The popularity of Gov. Arnold Schwarzenegger and his fellow Golden State lawmakers sank to dismal ratings amid the state’s bleak budget crisis while freshly-elected President Obama is overwhelmingly approved of by Californians, according to a published report.
Supporters for the governor are few and far between. The Los Angeles Times reported that conservatives disapprove two to one and Republican lawmakers have also been left with a bad taste in their mouths, having felt pressured to pass $12.5 billion in tax hikes.
The governor is still just above his lowest approval rating ever. Although only 33 percent of Californians give Schwarzenegger a positive approval rating, he is still skimming above his lowest approval rating of 32 percent, which he received in 2005.
But state lawmakers are even more in the doghouse than the governor. Only 21 percent of Californians approve of the job lawmakers are doing, matching the record low set in previous polls.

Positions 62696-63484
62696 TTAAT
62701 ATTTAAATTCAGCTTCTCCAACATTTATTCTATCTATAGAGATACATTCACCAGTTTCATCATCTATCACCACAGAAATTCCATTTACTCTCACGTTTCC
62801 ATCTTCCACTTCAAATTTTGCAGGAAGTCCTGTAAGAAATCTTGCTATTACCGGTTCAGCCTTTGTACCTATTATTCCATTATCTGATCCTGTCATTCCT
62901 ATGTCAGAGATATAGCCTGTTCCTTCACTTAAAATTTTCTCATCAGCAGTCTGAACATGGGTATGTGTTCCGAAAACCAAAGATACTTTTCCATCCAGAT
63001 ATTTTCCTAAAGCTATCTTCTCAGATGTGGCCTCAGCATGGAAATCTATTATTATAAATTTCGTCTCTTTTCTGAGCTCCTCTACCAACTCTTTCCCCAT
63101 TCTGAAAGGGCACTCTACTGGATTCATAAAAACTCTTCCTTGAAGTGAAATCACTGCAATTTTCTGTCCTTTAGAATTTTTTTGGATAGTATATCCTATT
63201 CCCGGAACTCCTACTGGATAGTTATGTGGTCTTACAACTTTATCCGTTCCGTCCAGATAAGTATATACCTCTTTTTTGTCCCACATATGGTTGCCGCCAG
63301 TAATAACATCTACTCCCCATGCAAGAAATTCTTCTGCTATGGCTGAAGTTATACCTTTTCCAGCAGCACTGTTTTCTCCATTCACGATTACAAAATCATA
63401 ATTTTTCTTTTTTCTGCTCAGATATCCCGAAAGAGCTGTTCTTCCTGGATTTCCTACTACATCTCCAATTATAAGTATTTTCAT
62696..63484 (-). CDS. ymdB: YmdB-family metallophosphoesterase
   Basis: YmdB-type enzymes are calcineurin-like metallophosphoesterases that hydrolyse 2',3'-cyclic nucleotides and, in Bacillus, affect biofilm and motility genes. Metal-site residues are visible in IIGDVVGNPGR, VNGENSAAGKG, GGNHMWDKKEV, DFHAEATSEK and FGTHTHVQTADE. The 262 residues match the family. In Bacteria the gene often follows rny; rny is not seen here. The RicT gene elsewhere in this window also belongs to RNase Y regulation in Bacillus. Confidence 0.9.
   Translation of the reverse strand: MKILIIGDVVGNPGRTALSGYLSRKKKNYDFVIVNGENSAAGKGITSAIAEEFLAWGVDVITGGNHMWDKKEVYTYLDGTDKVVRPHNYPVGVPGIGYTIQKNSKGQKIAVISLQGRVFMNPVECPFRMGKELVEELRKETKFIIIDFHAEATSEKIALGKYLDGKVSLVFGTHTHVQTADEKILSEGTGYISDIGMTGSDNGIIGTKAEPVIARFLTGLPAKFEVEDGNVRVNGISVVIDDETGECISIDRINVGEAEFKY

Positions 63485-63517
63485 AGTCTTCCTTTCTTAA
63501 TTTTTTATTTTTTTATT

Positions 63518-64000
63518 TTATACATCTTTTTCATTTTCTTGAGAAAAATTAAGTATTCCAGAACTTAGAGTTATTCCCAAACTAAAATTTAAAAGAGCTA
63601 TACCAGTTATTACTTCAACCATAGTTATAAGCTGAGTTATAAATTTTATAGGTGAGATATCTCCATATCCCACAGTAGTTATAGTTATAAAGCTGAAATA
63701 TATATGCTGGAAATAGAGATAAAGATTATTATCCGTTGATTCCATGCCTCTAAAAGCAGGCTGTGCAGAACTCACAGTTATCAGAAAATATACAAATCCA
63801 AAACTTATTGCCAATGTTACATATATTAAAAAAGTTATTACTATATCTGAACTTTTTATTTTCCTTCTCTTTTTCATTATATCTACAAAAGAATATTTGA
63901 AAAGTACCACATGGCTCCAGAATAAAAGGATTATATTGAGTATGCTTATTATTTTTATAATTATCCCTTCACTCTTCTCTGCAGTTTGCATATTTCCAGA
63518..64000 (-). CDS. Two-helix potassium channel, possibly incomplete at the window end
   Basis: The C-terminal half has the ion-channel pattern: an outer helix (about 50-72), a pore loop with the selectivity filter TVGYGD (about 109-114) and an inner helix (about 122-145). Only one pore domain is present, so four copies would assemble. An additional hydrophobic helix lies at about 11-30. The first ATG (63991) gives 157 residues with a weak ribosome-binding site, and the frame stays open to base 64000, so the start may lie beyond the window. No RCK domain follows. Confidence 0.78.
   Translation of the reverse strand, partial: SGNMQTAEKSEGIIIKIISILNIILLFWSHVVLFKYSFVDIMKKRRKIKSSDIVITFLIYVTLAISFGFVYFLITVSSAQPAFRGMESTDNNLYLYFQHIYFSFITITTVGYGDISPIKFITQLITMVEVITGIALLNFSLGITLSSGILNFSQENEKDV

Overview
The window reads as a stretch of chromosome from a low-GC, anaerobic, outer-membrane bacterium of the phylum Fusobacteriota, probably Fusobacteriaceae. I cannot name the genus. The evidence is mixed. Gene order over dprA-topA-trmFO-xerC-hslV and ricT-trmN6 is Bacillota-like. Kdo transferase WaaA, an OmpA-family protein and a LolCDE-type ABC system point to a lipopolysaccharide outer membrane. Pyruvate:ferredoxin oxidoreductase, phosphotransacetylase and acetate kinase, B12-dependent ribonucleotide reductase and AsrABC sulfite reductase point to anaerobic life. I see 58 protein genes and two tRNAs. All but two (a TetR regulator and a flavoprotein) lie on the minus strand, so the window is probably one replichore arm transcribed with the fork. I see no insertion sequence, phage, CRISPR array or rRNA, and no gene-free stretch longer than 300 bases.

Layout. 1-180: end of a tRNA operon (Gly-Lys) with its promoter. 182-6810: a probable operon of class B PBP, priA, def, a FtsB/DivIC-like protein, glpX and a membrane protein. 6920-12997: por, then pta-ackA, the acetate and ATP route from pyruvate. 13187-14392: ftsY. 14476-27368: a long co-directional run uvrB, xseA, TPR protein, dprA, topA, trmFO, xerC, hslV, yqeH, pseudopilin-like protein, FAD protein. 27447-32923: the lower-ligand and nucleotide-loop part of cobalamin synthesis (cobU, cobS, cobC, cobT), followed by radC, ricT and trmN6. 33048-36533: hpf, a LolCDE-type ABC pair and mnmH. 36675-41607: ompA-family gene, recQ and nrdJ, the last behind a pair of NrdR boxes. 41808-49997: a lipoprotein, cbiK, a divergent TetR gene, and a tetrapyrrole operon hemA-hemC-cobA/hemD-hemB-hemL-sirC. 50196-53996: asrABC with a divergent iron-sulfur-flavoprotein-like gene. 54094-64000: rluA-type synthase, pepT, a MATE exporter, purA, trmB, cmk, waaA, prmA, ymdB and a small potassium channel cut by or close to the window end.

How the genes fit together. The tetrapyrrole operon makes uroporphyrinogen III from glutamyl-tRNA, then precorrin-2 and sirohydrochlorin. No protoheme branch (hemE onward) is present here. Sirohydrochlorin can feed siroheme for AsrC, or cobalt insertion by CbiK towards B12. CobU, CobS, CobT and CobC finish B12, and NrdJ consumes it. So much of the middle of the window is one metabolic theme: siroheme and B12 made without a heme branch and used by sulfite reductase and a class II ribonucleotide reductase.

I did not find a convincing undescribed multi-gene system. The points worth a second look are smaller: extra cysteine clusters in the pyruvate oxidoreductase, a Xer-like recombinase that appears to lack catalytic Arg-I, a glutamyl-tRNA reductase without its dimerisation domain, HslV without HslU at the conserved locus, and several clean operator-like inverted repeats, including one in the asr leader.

Pollster Mark Baldassare, president of nonpartisan Public Policy institute of California, told the Times that making populist moves is not easy in the current economic climate and cited the massive budget shortfall as the probable reason for such a high disapproval rating.
"It's been particularly hard for the governor and Legislature because of their prolonged and difficult struggle to get the budget resolved," said Baldassare.
The president is feeling no pain among Californians, though. With a 70 percent approval rating, Obama is well above the 61 percent of people who voted for him. Republicans are about evenly split about the Democratic president, with 41 percent approving and 40 percent disapproving. Unlike California lawmakers, he is still sitting on a 53 percent approval rating from conservatives.
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The poll also focused on abortion rights, which are still popular in California, the survey found. Most Californians oppose overturning Roe v. Wade two to one. Oddly, the survey also found that 68 percent favored parental notification before a minor can receive an abortion, a proposition that did not pass last November.